Every Grand Wagoneer has an amazing sounding McIntosh stereo, but the Series II and up get a more powerful 1375-watt unit with 23 speakers which sounds even more amazing.
My top-of-the-line tester also had a head-up display, a camera-fed rearview mirror, and rear-seat monitoring system that displays a video feed onto the central touchscreen. And the cargo area behind the third-row measures 27 cubic feet and stowing it provides 71 cubic feet behind the second row, meaning small children could get lost in there. All told there are 75 cumulative screen inches that all manage to present info. My tester also had the optional a passenger movie screen that remains invisible to the driver and a “relax mode” visible to all when parked, which can display things like a crackling fireplace.
Jeep ups the tech game with the latest Uconnect 5 software which acts more like an Android mobile device. It has Amazon Alexa integration and enables two wireless phone connections simultaneously and Android Auto and Apple CarPlay are supported. In the back passengers have the dual-entertainment display and a central touchscreen for the seats and climate controls. Both the front passenger and rear entertainment screens have multiple input options and apps, including Amazon Fire TV, which allows users to pick up where they left off on shows they were watching at home.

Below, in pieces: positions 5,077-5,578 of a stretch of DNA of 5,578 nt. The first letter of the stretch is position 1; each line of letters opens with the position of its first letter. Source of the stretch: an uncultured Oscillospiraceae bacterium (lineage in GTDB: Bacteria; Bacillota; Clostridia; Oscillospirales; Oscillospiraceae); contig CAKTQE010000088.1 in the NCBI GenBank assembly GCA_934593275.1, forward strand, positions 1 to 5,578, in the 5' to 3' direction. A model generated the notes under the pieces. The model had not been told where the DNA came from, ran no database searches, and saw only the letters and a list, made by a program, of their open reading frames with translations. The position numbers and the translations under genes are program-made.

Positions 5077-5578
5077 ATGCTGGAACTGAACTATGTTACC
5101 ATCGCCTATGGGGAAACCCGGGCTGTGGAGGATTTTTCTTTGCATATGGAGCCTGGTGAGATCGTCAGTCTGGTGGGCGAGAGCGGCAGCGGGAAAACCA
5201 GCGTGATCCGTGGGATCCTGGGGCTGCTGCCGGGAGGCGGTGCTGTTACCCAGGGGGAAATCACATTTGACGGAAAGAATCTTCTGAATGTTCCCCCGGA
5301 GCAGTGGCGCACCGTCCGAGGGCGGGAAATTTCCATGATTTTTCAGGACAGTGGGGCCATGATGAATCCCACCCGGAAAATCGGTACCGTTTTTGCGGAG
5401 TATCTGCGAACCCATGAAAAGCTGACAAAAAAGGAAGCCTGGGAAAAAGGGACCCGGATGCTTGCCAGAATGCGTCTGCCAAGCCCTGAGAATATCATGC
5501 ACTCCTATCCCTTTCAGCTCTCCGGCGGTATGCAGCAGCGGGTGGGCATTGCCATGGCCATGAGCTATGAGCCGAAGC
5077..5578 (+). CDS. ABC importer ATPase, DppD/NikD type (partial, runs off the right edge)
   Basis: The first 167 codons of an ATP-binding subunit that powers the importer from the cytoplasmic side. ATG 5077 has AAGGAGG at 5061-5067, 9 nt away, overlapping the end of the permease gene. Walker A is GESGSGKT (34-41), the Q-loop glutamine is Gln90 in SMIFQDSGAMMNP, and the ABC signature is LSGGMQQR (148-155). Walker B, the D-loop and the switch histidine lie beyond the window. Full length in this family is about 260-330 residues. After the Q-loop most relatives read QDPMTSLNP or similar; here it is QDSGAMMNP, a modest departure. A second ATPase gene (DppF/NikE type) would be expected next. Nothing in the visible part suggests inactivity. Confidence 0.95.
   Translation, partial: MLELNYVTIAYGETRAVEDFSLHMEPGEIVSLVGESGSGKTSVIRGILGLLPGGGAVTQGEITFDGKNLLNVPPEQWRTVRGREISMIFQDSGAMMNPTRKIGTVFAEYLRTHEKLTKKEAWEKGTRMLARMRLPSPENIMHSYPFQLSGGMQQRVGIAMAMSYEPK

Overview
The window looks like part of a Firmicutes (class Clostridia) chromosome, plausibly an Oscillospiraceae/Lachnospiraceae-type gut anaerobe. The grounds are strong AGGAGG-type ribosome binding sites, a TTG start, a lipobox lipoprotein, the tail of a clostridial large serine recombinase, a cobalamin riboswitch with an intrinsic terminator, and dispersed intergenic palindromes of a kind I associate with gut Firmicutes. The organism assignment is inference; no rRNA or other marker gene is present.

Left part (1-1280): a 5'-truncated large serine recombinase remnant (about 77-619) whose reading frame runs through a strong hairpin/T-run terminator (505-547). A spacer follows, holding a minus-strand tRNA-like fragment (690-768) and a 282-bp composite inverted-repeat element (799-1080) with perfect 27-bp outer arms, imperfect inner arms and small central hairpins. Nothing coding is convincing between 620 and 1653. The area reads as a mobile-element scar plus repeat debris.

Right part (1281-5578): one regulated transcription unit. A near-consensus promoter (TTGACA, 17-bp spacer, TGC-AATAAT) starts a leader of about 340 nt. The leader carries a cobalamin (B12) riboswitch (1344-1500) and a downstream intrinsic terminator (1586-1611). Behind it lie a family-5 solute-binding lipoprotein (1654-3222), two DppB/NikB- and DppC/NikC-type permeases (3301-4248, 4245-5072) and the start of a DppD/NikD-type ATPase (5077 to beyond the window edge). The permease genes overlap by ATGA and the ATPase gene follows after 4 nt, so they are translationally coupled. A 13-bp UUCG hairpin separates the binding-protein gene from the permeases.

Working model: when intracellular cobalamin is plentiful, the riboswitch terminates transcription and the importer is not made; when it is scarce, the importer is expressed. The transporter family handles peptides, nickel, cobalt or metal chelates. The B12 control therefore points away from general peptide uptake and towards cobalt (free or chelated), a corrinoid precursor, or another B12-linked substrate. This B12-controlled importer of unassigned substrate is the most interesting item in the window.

On the road the 471 horsepower V-8 brought the pound Grand Wagoneer from 0-60 in just 5.7 seconds. While it’s not “Trail Rated” there is little doubt this Grand Wagoneer could play in the mud better than its rivals and has such features as an adaptive air suspension that can raise its ride height up to 3.6 inches or lower it by a half-inch.
My only regrets during my week were that I didn’t have a chance to take it off road, or on a road trip, either of which would suit this vehicle just fine. Sure, the fuel mileage isn’t something to cheer about, nor is the six-figure price tag for the top-of-the-line Series III, but for those shopping the Escalade and Navigator markets, this Grand Wagoneer deserves a look. Those buyers might dismiss anything with a “Jeep” name badge, but they would be missing out on a large luxury SUV that frankly blows the competition out of the water.
The 2022 Jeep Grand Wagoneer Series III 4X4
MSRP (as tested): $106,990
Engine: 6.4L port-injected OHV 16-valve 90-degree V-8, 471 hp @ 6,000 rpm, 455 lb-ft torque @ 4,400 rpm
Transmission: 8-speed shiftable automatic
Fuel Mileage (EPA): 13 city, 18 highway, 15 combined
Fuel Mileage (as tested, mixed conditions): 17 mpg
Curb Weight: 6326 lbs.
Exterior Dimensions (inches)
Length, overall: 214.7
Width, Max w/o mirrors: 83.6
Height, overall: 75.6
Ground clearance: 6.4
Passenger Volume: 179 ft3
Front head room: 41.3 in.
Front hip room: 63.4 in.
Front leg room: 40.9 in.
Front shoulder room: 66.1 in.
Rear head room: 40.0 in.
Rear hip Room: 63.0 in.
Rear leg room: 42.7 in.
Rear shoulder room: 65.2 in.
Cargo Volume: 27 ft3
Maximum cargo capacity: 116.7 cu.ft.
Maximum payload: 1,560 lbs.
Maximum towing capacity: 10,000 lbs.
Basic: 3 years / 36000 miles
Powertrain: 5 years / 60000 miles
Corrosion: 5 years / Unlimited miles